Nevertheless it's feels like a bit of a let down to be in this position after taking three straight from the Phillies and having the tying run at the plate in the 9th inning of Game 5. Going to sleep Sunday night and then sitting through an off day filled with rehashing and second guessing and going to sleep again last night and waiting another 12-13-14 hours after you got up this morning was pretty excruciating. But that's almost over now.
There's a good chance that the Yankees are going to do something tonight that you're going to remember for as long as you live. There's also a decent chance that the Phillies are going to ruin our plans and take hundreds of years off our collective lives with a Game 7. Either way, don't forget that we are in a better position than fans of any other team in baseball right now. Twenty-eight teams have already packed up their lockers for the season and the other one not named "The Yankees" is starting Pedro Martinez tonight and praying their season doesn't end before they get a shot at the World Series.
Martinez wasn't great in Game 2, but he was a lot better than most (objective) people expected him to be. Had Charlie Manuel pulled him at the beginning of the 6th inning like most armchair skippers would have, Pedro would have had more strikeouts (8) than baserunners (7). Had Hideki Matsui not taken his 9 iron to a 1-2 curveball with two outs in the 6th, it might have been even better than that.
Pedro has had an unbelievable career and has put up statistics that would be remarkable even if they weren't accumulated during one of the greatest offensive eras of all-time. It's very possible that we see his very last outing this evening; only fitting that would be on the biggest of stages: At Yankee Stadium, in a possible deciding game of the World Series against the best offense in baseball. Will Pedro squeeze one more memorable performance out of his magic right arm? I sure hope not, but I wouldn't bet against it.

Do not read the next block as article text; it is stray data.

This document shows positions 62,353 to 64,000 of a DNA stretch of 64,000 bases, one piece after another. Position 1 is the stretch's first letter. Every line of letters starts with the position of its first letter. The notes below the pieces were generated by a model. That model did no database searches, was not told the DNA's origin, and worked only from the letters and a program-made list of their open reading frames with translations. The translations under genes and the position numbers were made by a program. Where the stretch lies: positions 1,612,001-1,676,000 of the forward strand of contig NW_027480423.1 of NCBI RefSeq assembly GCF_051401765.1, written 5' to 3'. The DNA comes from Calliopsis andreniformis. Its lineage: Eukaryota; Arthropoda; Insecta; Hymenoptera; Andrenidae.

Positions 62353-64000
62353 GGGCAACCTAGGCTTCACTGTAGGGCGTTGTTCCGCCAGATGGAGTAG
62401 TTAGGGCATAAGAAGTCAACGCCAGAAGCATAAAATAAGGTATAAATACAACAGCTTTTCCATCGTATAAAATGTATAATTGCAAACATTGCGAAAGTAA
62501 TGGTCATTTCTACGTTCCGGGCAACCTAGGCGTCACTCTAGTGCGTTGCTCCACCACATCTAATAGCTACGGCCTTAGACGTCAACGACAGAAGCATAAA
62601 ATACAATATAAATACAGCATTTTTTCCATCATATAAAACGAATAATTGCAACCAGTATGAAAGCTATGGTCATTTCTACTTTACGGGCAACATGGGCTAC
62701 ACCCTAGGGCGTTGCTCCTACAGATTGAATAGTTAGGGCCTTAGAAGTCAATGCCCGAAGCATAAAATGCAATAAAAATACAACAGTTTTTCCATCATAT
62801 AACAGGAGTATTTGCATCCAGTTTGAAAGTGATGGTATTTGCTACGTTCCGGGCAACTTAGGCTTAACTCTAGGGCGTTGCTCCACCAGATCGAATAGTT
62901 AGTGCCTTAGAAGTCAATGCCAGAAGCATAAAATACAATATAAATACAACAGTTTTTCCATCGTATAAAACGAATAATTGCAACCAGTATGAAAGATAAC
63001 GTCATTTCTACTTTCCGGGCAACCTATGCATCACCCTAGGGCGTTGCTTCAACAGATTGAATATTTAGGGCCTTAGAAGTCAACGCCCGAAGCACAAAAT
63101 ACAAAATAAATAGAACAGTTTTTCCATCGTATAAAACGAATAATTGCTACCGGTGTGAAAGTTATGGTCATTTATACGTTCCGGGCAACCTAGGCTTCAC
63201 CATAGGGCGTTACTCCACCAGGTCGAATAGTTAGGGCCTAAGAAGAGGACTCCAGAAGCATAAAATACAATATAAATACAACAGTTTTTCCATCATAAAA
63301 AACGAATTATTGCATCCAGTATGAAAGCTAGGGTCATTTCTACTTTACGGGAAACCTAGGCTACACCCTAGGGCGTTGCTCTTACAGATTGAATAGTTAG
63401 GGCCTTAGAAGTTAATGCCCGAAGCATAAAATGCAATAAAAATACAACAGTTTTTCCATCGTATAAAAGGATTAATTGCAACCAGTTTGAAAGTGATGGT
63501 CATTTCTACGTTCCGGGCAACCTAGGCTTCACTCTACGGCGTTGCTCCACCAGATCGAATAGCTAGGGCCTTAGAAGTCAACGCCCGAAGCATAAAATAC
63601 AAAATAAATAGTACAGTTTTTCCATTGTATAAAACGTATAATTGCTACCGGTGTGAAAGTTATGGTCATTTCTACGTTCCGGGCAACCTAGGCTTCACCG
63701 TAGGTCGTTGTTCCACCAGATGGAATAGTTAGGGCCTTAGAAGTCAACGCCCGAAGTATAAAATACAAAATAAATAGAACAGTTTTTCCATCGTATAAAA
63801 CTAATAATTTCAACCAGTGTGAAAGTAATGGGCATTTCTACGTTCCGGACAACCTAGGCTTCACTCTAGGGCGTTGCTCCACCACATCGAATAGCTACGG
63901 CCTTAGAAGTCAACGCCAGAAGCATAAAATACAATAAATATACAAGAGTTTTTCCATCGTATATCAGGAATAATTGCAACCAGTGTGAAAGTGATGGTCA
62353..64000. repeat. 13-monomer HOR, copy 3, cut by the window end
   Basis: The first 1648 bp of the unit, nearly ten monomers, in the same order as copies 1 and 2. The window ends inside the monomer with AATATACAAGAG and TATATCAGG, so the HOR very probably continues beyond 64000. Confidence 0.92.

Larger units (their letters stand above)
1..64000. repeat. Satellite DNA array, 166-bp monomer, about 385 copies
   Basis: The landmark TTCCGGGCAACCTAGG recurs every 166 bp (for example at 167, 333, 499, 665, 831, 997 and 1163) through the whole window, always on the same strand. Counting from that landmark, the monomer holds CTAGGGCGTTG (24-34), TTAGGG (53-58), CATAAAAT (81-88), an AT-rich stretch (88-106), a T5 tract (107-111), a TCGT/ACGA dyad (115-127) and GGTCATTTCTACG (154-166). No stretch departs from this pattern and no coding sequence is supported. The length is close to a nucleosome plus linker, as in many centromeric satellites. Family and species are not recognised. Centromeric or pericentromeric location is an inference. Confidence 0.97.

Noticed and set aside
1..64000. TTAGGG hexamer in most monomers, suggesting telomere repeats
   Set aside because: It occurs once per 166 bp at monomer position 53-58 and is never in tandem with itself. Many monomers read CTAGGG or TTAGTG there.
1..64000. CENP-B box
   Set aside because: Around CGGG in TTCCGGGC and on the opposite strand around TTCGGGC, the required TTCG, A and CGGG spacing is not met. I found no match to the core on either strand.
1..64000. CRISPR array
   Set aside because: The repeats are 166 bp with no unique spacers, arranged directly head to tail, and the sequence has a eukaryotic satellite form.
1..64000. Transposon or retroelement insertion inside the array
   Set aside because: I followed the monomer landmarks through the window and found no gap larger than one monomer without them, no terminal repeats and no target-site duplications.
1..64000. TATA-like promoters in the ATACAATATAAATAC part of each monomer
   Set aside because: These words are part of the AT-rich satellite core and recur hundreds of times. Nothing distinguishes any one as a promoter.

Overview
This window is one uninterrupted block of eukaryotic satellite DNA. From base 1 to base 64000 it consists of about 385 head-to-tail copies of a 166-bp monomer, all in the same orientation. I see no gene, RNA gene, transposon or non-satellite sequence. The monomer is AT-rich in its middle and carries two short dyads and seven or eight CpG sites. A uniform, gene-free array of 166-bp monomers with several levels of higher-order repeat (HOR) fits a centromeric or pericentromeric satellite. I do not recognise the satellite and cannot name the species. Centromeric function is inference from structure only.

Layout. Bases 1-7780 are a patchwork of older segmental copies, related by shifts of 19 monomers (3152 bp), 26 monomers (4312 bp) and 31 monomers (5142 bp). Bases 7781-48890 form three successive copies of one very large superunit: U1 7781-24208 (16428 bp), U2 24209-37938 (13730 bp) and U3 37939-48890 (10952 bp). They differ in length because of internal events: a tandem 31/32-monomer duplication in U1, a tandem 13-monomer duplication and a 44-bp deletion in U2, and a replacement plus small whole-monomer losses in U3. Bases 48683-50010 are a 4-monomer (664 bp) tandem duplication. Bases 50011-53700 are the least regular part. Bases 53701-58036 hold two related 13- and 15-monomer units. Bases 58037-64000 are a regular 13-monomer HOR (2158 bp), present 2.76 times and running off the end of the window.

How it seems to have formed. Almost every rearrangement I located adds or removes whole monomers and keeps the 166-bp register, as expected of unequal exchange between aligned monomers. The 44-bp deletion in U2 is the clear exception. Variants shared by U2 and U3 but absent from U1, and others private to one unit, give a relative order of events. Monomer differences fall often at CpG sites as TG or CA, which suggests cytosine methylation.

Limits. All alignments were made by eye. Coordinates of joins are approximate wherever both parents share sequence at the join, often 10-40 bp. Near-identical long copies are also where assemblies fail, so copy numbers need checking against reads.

For the third time in his career, Andy Pettitte takes the mound in Game 6 of a World Series. Neither of those turned out particularly well, but as they say, the third time is a charm. Ben K. at River Ave. Blues examined all 4 of the Game 6's Pettitte has started in his career (World Series or ALCS) and the results aren't too inspiring, save for the most recent one.
If you are the superstitious type, which we all are at this point in the postseason to some extent, this next part probably won't provide you with much comfort. Pettitte has started two World Series-clinching games, but both have been on the road: Game 4 at Qualcomm Stadium in San Diego in 1998 and Game 5 at Shea Stadium in 2000. But who better to be the first to do it at the New Yankee Stadium?
Also at River Ave. Blues today, Mike broke down how Pettitte rebounded from the high stress starts he has made this season so as to guess how he might fare on short rest tonight. Andy's numbers are pretty close to his season marks, so that should be of some comfort to those like me who are somewhat nervous about a 37 year old on three days rest.
So here were are. Back in the Bronx and back on the doorstep of baseball glory; hopefully only 17 half innings away from the ultimate prize. A whole season of observation and dedication and subsequent analysis - and nine more of waiting - all piled up behind us, ready to be expunged with elation.
Come on boys, it's time to bring it on home.
Let's go Yanks.
I'm gonna bring it on home to you.
I've got my ticket, I've got that load.
Got up, gone higher, all aboard.
Take my seat, right way back.
Watch this train roll down the track.
I'm gonna bring it on home, bring it on home to you.
Watch out, watch out, man move.
Try to tell you baby, what you tryin' to do?